While Cecile Richards offered testimony, under oath, about Planned Parenthood’s medical operations to lawmakers on Capitol Hill Tuesday morning — by which I mean Ann Richards’ daughter sat there like a stone-cold superwoman while anti-abortion legislators bellowed about baby parts and berated her for, basically, existing — Texas’ own Congressman Blake Farenthold, R-Corpus Christi, hopped on Twitter to share some helpful information about where Texans can get pap smears besides Planned Parenthood.
Like, for example, the Children’s Clinic of Dimmit. Or perhaps the Eagle Pass Pediatric Health Clinic is providing a lot of low-cost herpes screenings these days. Maybe I’ll go ahead and get my IUD inserted at, say, the Seton Highland Lakes Care-A-Van, a mobile children’s clinic that provides asthma treatment and immunizations.
Those are just a few of the Federally Qualified Health Centers (FQHC’s) and rural health clinics in Texas that Farenthold, via the right-wing group Alliance Defending Freedom, claims can pick up the more than 150,000 Texas patients who currently choose to go to Planned Parenthood for federally funded reproductive health care — none of which involves abortion services — under Medicaid and Title X.
Congressman Duckie Pajamas thinks Texans are supposed to go to a children’s clinic on wheels for their Depo shots? Sure, why not. Nothing else about how lawmakers are handling the latest attacks on Planned Parenthood makes any damn sense; there’s no reason this should, either.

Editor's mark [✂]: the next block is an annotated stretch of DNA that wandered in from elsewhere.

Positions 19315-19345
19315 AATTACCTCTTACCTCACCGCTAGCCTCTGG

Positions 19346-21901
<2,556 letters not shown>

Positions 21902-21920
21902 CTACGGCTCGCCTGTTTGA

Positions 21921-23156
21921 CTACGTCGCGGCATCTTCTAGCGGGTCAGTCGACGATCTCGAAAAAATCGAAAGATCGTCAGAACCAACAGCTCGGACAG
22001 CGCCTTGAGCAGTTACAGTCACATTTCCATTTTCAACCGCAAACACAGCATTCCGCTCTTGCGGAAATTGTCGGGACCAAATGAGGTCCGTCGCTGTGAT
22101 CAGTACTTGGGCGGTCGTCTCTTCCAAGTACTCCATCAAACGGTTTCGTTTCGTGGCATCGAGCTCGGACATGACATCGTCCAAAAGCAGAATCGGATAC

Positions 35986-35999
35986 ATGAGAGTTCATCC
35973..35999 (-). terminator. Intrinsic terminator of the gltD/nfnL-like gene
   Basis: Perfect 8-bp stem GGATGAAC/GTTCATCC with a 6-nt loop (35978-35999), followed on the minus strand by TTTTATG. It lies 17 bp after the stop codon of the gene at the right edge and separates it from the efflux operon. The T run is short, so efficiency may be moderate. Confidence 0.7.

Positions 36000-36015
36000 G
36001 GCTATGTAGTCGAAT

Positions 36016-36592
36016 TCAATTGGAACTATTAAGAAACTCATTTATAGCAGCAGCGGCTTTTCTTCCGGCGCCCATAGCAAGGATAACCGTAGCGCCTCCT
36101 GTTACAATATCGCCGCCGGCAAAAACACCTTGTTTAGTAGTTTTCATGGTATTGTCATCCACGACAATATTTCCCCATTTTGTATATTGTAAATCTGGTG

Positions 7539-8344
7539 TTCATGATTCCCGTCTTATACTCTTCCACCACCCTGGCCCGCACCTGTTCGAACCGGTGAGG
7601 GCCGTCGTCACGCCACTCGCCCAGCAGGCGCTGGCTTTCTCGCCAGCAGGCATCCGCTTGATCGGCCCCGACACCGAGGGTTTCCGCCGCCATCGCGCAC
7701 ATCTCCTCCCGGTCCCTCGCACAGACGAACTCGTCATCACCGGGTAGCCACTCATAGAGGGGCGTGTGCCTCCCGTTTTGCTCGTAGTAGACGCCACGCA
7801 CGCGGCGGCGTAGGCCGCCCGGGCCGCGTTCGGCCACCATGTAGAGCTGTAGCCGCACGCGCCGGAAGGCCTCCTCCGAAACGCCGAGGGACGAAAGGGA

Fact-checking this chicanery is getting more than a little old. I started looking into lawmakers’ claims about whether non-Planned Parenthood providers could accommodate the organization’s patients back in 2011, when Texas made its first serious effort to defund Planned Parenthood. Back then, it was another old white guy — Texas Representative Dan Flynn, R-Van — who told me I could get my high-risk HPV treated at any number of FQHC’s in the Dallas area. I called his bluff.
Then, in 2012, after Texas ousted Planned Parenthood from participating in state-funded family planning programs, I widened my scope. I called dozens of health care providers trying to find out when, or if, they could squeeze in low-income patients who relied on the state for reproductive health care. The upshot? I mined a list of supposed reproductive health care providers, rife with duplicate and incorrect entries, only to find myself asking for a pap smear at a colonoscopy clinic.
In the years since, Texas bureaucrats and lawmakers have continued to claim that non-Planned Parenthood providers can pick up the slack, only to have their own numbers show that fewer patients received publicly funded reproductive health care than before Planned Parenthood’s ouster, and at a higher cost to taxpayers per patient. Nevertheless, they brag that Texas is really doing a bang-up job serving its poorest residents.
The latest attacks on Planned Parenthood are happening at the federal level, as anti-abortion lawmakers rend their expensive suits over doctored videos produced by right-wing extremists. But I don’t need a congressional hearing to find out what happens when low-income folks can’t access health care with the provider of their choosing. I live in Texas, after all. We already know: higher costs, fewer patients served, more rights restricted.